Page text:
Boudonville student residence

Location :  Rue de Boudonville, Nancy
Architect :  Barthélémy-Griño Architectes
Client :  CROUS Nancy-Metz
Package :  Facades (timber volume + cladding)
Scope :  Technical design and implementation monitoring of the prefabricated timber modules on the façade
Date :  2009–2014
Collaborators :  Demathieu-Bard (main structure), Socopa (timber module), Bové (cladding)

Redevelopment and expansion of the student halls

In 2008, the CROUS (Centre Régional des Oeuvres Universitaires et Scolaires), the regional body responsible for the construction of university and school buildings, began the renovation of four buildings originally constructed in 1966, that provided a total of 750 rooms of student accommodation in the Boudonville area of Nancy, France. The brief required that the rooms be enlarged to include in each one a small kitchen and a shower. In addition, it stipulated greatly improved accessibility for people with reduced mobility, as well as improved levels of comfort and thermal performance for the building. The student residences needed to remain in use by rotation during the building works, imposing a minimally disruptive construction site and a project timetable based on the university calendar. The prefabricated concrete facade of the building was removed, only the concrete structure was retained.

Our project proposed attaching prefabricated boxes to each side of the building that would extend the floor surface by 1.8m and create a new exterior facade. Each room, extruded outwards in this way, obtains light via a large window that gives access to a metal balcony.

We decided to construct these boxes from panels of laminated hardwood. In addition to their low carbon footprint, these panels have the advantage of being structurally resistant and have good fire-retardant properties. The wood is left visible on the interior walls and ceiling of each module. The timber panels are prefabricated in a factory where a high degree of accuracy can be obtained, then assembled and fitted out on site. The modules are then installed, stacked up on each side of the building’s concrete frame. This working method enabled a very rapid installation of six modules per day. Stacking the modules on top of one another over a height of five stories avoids loading the existing structure.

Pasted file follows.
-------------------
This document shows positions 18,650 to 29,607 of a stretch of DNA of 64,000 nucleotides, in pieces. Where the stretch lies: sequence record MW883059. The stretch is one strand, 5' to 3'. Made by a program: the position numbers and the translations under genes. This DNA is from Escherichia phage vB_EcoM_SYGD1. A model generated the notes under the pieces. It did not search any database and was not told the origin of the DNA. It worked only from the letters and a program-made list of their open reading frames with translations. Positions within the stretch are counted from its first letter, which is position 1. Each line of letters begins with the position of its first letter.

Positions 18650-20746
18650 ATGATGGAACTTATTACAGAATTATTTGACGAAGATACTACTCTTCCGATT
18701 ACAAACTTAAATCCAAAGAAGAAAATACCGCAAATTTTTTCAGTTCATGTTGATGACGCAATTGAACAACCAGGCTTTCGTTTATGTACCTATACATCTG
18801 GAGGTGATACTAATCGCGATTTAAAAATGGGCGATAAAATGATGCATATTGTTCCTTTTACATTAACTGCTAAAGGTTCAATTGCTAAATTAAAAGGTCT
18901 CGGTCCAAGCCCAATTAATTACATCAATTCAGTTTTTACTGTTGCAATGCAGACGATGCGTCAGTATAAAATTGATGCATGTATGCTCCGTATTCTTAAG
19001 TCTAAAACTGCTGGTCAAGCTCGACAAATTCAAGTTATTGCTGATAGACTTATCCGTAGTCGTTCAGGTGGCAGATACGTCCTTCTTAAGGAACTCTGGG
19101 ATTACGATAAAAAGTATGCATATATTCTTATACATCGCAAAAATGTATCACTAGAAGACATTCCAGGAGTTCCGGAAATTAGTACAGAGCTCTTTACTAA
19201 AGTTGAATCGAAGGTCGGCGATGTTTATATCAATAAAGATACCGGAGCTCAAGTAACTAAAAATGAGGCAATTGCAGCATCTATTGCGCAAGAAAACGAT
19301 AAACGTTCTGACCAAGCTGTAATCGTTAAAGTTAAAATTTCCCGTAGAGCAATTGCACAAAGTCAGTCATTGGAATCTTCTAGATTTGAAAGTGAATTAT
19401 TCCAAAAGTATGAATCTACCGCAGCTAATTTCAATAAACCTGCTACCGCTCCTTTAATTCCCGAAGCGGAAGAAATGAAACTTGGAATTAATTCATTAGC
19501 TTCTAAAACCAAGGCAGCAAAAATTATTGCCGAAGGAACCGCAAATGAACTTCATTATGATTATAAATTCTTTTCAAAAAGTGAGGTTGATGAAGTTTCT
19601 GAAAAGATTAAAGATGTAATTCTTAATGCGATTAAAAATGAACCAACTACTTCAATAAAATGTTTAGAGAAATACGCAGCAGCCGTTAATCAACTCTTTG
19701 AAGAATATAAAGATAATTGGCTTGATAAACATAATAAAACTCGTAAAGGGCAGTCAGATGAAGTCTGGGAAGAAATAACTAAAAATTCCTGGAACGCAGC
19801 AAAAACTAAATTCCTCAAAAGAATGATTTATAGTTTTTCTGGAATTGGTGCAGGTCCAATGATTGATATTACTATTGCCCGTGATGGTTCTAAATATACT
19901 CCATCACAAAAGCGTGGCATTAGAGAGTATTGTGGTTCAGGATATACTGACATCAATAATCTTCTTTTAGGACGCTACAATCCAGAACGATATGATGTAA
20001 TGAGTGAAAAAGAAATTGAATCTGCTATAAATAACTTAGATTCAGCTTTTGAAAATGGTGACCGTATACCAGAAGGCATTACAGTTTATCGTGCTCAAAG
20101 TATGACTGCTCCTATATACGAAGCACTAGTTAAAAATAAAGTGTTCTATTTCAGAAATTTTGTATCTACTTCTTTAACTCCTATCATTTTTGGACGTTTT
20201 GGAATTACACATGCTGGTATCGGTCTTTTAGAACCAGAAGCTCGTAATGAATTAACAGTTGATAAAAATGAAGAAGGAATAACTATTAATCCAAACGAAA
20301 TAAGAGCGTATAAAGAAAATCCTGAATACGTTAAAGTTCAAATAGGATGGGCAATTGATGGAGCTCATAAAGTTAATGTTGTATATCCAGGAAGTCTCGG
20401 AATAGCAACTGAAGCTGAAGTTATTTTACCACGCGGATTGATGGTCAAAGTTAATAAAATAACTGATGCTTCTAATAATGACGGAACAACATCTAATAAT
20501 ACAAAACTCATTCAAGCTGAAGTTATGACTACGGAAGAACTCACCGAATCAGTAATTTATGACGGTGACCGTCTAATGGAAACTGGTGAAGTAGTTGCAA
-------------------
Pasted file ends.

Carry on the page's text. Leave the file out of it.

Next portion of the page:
Each box is acoustically isolated from its neighbours by a lateral air gap and an acoustic dry screed floor. Mineral wool applied to the exterior is used to provide thermal insulation to the facade, which is then covered with composite cement panels applied on site. The galvanised steel balconies affixed to the timber panels also have a role in restricting the spread of fire.

One of the project’s challenges was to build prefabricated modules constructed to the nearest millimetre, onto the rather imprecise 1966 concrete structure. The modules were used as a geometric reference for the rebuilding of the edges of the concrete floors and walls.

This project was one of the earliest examples in France of a high-rise timber residence.